Taking all the data into account, six furlong handicaps on the all weather do offer ‘pace’ punters a potential edge. It is, unsurprisingly perhaps, not as strong as over five furlongs, but still strong enough to give clued in bettors a good leg up on the opposition. All we need now is to find a fail-safe method to predict the front runner...

- Dave Renham

We still have several weeks of the all-weather season left so I have decided to look to see how strong the pace bias is on the sand, writes Dave Renham. I have not previously looked in detail at all weather pace bias in my Geegeez articles so now seemed as good a time as any.

Just in case you have not read my previous articles on pace I will briefly summarise a few things. Firstly when I discuss pace my main focus is the initial pace in a race and specifically the position horses take up early on. Most of you will be aware that on geegeez.co.uk racecards there is a pace section, and the stats in this article are based on the site’s pace data.

This info is split into four groups - Led, Prominent, Mid Division and Held Up, and after each race all the horses are assigned points in regards to which position they took up early in the race. Leaders get 4, prominent runners 3, horses that ran midfield 2, and those held up score 1. Just over 96% of all UK and Irish runs since 2009 have been scored, the other 4% unable to rated from the comment. For clarity, at the time of writing, 1,169,760 of 1,218,499 comments have been scored.

In previous articles, I have highlighted certain distances / race types that generally favour front runners both on the flat and over the jumps. My first five articles looked at 5f handicaps where pace bias is arguably at its strongest, but I did not look in detail at any course data for the six UK all weather tracks – my main focus was turf handicaps. Hence, a touch belatedly perhaps, it is time to address that now!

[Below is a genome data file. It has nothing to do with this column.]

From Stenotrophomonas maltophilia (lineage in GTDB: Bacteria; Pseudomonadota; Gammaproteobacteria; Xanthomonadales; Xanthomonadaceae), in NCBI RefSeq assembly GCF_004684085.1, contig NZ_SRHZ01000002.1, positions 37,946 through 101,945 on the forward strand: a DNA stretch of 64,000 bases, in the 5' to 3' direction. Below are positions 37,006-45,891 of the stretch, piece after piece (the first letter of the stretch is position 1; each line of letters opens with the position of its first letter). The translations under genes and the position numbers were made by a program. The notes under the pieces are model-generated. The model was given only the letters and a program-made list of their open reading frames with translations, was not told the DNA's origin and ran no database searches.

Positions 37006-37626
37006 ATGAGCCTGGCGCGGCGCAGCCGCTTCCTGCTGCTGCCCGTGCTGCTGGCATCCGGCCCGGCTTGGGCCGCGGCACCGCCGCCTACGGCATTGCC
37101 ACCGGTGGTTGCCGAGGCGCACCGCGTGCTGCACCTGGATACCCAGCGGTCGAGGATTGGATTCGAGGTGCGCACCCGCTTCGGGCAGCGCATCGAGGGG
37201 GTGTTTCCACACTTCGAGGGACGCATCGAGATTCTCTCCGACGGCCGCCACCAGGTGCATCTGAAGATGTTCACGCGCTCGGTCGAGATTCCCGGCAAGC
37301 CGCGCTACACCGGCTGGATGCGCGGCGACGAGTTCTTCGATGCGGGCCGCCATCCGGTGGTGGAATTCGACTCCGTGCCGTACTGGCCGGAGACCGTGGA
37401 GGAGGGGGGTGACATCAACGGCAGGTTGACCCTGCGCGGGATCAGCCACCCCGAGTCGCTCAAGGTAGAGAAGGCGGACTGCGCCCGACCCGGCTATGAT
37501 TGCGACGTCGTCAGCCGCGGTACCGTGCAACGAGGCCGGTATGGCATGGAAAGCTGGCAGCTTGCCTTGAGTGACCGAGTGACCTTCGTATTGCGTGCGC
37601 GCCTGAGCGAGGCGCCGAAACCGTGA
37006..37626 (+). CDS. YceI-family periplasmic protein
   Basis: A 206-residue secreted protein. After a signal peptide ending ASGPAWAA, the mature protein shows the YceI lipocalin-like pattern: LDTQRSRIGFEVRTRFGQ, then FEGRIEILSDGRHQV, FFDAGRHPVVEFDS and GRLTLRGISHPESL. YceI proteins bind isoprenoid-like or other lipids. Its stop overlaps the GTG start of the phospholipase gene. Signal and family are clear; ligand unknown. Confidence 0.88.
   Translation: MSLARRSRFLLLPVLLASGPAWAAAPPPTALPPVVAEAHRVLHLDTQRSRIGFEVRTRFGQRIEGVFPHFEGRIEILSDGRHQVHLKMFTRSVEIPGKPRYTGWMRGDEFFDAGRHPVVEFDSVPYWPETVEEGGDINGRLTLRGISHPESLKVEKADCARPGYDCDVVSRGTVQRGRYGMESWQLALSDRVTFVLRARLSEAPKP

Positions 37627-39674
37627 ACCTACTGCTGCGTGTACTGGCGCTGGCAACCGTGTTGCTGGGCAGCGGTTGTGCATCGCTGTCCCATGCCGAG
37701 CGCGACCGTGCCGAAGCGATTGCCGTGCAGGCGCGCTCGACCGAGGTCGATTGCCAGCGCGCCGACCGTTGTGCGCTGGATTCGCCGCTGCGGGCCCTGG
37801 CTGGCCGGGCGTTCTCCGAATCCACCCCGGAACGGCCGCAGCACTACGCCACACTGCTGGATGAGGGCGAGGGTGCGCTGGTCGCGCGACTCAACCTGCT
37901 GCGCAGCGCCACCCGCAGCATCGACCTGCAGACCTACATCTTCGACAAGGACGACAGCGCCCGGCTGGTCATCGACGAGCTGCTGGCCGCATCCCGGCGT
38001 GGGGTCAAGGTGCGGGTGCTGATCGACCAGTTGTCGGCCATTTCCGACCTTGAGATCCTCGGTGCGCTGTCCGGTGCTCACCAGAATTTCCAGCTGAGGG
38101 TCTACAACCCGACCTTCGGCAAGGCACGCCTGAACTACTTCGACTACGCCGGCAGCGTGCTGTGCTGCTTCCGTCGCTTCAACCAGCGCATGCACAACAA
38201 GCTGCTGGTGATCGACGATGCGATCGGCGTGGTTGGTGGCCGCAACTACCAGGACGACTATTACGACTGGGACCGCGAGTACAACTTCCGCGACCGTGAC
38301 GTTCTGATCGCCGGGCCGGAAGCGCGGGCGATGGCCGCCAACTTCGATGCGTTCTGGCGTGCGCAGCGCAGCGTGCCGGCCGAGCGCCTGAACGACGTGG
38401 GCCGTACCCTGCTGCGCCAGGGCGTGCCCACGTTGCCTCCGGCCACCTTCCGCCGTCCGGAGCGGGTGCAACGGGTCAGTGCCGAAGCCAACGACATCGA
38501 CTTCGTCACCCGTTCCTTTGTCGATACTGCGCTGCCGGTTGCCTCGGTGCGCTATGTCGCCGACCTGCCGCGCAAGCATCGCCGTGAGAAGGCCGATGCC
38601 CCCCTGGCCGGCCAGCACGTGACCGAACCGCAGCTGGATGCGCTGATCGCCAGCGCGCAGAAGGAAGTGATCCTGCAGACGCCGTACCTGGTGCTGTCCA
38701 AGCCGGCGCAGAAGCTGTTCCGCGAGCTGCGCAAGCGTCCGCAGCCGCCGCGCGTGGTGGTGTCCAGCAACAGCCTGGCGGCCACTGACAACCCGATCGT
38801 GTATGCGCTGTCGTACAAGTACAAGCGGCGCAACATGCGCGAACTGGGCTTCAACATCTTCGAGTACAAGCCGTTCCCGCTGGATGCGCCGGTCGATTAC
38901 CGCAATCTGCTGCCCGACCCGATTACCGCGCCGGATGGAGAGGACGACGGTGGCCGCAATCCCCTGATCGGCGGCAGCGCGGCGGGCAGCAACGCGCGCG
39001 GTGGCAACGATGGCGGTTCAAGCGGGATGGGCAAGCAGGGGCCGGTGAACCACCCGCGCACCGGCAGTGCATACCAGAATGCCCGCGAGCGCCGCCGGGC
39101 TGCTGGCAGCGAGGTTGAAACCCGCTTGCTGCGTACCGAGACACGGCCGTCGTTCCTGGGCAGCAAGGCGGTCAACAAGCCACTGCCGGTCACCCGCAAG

The first set of data I wish to share with you is the overall pace stats for 5f all weather handicaps with 6 or more runners (the data for this article has been taken from the last 5 complete years, 2014 to 2018):

 

Pace comment Wins Runners SR% IV
Led (4) 254 1137 22.3 2.04
Prominent (3) 360 2874 12.5 1.15
Mid Division (2) 67 1026 6.5 0.62
Held Up (1) 183 2735 6.7 0.61

 

These figures clearly illustrate the advantage to horses which have led, or disputed the lead, in 5f all-weather handicaps. In fact, the Impact Values - a measure of how much  more likely than normal something is to happen, 1 being 'normal' - suggest that 5f handicap pace bias is slightly stronger on the all weather than it is on the turf.

The main data cover all handicaps with six or more runners; I have next looked at splitting these data into groups – 6 to 8 runners; 9 – 10 runners; 11 or more runners. Here are my findings:

 

6 to 8 runners

Pace comment Wins Runners SR% IV
Led (4) 119 459 25.9 1.86
Prominent (3) 138 956 14.4 1.04
Mid Division (2) 22 249 8.8 0.64
Held Up (1) 65 757 8.6 0.62

 

9 to 10 runners

Pace comment Wins Runners SR% IV
Led (4) 85 446 19.1 1.81
Prominent (3) 146 1083 13.5 1.28
Mid Division (2) 30 435 6.9 0.66
Held Up (1) 68 1125 6.0 0.57

 

11 or more runners

Pace comment Wins Runners SR% IV
Led (4) 50 232 21.6 2.60
Prominent (3) 76 835 9.1 1.10
Mid Division (2) 15 342 4.4 0.53
Held Up (1) 50 853 5.9 0.71

 

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It seems therefore the front running bias is as its strongest when there are more runners. An IV of 2.6 for front runners is extremely high for races of 11 or more runners.

Of course, each all weather course has its own unique confirmation and, consequently, its own set of stats. Here is a view on the courses individually, presented in alphabetical order:

Chelmsford

Pace comment Wins Runners SR% IV
Led (4) 51 194 26.3 2.26
Prominent (3) 40 346 11.6 1.00
Mid Division (2) 22 252 8.7 0.78
Held Up (1) 30 410 7.3 0.63

 

Just over a quarter of the 5f handicap races at Chelmsford have seen the early leader going on to win. This is a very high percentage and worth noting. It is also worth pointing out that in races of 11 or more runners 9 of the 27 races (SR 33.3%) have been won by the front runner (IV 3.84). Not only that, another ten have been placed. Hence just over 70% of all front runners in these bigger field races have finished in the first three.

 

Kempton

Pace comment Wins Runners SR% IV